A Tour-Based Model of Travel Mode Choice
ridership - mode choice, mode - mass transit, mode - pedestrian
Walking, Utility theory, Trip chaining, Travel behavior, Transit, Tour-based models, Ridesharing, Public transit, Mode choice, Modal choice, Mass transit, Local transit, Households, Choice of transportation, Choice models, Automobile use, Automobile usage, Automobile travel
In this paper, a new tour-based mode choice model is presented that takes into account within-household, interpersonal interactions. The model is agent-based in that both households and individuals are modeled within an object-oriented, microsimulation framework. The model is household-based in that interpersonal household constraints on vehicle usage are modeled, and the auto passenger mode is modeled as a joint decision between the driver and the passengers to ride-share. Decisions are modeled using a random utility framework. Utility signals are used to communicate preferences among the agents and to make trade-offs among competing demands. The household s allocations of resources are based on maximizing overall household utility, subject to current household resource levels. The model is activity-based in that it is designed for integration within a household-based activity scheduling microsimulator. The model also is both chain-based and trip-based. It is trip-based in that the ultimate output of the model is a chosen, feasible travel mode for each trip in the simulation. These trip modes are, however, determined through a chain-based analysis. A key organizing principle in the model is that if a car is to be used on a tour, it must be used for the entire chain, since the car must be returned home at the end of the tour. No such constraint, however, exists with respect to other modes such as walk and transit. The paper presents the full conceptual model and estimation results for an initial empirical prototype. Future extensions of the model are discussed.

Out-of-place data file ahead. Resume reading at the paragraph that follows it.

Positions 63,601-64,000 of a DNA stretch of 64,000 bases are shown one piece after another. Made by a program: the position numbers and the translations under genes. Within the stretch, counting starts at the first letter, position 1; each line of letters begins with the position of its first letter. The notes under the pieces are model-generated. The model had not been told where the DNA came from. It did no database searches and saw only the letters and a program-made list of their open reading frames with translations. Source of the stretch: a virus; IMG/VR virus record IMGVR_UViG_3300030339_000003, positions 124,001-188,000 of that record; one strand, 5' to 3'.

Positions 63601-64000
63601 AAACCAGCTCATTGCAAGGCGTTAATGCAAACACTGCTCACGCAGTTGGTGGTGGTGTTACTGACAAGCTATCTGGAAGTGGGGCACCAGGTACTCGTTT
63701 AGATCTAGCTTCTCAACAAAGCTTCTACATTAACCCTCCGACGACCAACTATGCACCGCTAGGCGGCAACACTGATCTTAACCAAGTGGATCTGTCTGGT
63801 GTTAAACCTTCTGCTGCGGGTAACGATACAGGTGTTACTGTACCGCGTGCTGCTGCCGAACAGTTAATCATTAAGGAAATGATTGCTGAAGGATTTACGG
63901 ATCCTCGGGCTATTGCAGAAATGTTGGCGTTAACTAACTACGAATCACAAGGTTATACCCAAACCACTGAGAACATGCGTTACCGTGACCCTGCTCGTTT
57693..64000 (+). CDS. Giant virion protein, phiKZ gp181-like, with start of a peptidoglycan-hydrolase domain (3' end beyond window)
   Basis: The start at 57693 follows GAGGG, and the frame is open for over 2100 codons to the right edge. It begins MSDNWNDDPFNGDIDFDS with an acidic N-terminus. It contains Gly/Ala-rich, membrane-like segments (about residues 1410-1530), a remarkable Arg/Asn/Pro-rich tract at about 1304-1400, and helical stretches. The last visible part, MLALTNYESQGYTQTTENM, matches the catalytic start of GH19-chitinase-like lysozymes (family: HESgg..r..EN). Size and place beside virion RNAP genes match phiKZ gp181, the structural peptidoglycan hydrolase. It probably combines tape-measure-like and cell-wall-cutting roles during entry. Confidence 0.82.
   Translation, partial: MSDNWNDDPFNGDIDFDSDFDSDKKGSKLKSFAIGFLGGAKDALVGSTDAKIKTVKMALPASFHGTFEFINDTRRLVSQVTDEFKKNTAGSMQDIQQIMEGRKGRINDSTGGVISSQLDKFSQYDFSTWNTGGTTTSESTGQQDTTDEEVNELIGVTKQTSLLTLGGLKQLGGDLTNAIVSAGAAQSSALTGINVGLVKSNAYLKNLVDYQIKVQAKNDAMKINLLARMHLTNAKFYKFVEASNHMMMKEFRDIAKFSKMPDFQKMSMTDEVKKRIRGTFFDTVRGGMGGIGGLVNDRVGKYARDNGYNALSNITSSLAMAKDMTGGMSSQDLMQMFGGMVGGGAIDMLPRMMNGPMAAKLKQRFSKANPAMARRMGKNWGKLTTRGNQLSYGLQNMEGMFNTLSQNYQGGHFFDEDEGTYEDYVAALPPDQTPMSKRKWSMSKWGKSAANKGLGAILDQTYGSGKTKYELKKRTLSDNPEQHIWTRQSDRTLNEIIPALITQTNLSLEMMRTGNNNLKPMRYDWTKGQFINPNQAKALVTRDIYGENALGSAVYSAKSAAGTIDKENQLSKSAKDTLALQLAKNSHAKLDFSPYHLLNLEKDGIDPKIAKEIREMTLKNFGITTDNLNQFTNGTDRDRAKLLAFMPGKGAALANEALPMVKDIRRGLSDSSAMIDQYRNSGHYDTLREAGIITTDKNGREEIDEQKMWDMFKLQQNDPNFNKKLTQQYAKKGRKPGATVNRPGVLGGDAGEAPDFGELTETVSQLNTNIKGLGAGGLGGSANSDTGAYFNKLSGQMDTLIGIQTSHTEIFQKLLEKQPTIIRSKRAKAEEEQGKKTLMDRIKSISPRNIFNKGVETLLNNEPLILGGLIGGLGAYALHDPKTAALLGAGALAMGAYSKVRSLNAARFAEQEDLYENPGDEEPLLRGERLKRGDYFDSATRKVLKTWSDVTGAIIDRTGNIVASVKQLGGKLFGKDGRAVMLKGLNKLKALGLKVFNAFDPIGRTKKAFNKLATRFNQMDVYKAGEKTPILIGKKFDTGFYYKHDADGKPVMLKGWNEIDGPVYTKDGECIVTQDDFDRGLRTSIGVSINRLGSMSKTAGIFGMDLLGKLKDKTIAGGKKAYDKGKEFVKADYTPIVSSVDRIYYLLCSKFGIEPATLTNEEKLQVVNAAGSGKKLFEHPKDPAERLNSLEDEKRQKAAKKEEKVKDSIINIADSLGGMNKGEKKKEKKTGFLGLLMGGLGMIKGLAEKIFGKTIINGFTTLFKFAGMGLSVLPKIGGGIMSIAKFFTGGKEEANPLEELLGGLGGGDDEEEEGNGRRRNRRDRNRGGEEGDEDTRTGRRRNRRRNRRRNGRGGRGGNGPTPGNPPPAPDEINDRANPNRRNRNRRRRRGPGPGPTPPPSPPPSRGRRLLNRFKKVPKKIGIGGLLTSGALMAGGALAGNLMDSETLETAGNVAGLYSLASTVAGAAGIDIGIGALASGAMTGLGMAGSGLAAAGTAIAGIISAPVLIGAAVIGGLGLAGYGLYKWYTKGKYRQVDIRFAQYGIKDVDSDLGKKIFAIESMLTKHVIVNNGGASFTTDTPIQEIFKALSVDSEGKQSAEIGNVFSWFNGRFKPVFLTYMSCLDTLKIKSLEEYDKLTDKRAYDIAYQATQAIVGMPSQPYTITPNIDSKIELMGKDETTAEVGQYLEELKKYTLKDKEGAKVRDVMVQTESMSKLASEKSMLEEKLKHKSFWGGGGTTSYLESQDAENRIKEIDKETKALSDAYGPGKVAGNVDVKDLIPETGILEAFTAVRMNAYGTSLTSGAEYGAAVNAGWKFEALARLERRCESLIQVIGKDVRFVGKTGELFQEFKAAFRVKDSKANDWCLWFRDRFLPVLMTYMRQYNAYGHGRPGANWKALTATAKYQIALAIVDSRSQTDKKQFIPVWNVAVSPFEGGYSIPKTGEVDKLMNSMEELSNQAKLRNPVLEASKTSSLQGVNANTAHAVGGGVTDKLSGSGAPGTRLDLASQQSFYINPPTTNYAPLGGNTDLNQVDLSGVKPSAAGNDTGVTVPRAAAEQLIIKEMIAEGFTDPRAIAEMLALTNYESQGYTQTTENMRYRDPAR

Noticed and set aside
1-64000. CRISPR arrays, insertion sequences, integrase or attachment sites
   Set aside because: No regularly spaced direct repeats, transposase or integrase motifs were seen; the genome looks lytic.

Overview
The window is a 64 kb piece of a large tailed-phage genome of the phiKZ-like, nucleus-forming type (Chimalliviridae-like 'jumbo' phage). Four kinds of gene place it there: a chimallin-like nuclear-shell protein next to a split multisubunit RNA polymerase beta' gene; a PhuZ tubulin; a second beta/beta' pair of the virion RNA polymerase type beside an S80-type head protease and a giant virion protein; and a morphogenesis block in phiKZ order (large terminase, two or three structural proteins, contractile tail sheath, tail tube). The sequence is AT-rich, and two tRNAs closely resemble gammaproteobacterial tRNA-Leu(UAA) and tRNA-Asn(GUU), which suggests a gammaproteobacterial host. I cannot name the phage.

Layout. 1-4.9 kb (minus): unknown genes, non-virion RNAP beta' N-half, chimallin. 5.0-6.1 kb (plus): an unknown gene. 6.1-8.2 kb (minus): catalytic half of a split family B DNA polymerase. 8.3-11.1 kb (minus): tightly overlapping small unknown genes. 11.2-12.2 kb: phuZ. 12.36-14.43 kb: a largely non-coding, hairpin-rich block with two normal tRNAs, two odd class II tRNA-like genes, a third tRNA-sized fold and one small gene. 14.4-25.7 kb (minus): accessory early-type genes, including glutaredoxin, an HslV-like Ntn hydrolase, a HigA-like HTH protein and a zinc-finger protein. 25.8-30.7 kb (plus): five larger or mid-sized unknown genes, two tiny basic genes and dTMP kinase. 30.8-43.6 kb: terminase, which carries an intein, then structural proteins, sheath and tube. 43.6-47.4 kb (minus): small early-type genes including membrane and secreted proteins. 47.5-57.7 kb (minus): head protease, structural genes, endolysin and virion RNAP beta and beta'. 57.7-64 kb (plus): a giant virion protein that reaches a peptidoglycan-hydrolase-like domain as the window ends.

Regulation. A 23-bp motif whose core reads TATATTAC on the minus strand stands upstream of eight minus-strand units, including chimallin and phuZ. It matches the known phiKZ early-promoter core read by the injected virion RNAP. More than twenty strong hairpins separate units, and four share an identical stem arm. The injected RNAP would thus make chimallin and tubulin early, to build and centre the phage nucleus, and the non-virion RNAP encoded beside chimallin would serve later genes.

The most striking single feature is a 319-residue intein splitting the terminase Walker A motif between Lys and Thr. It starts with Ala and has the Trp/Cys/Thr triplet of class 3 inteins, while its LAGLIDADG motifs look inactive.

Miller, Eric, Roorda, Matthew, Carrasco, Juan. (2005). A Tour-Based Model of Travel Mode Choice. Transportation: Planning, Policy, Research, Practice, Volume 32, Issue 4, pp 399-422.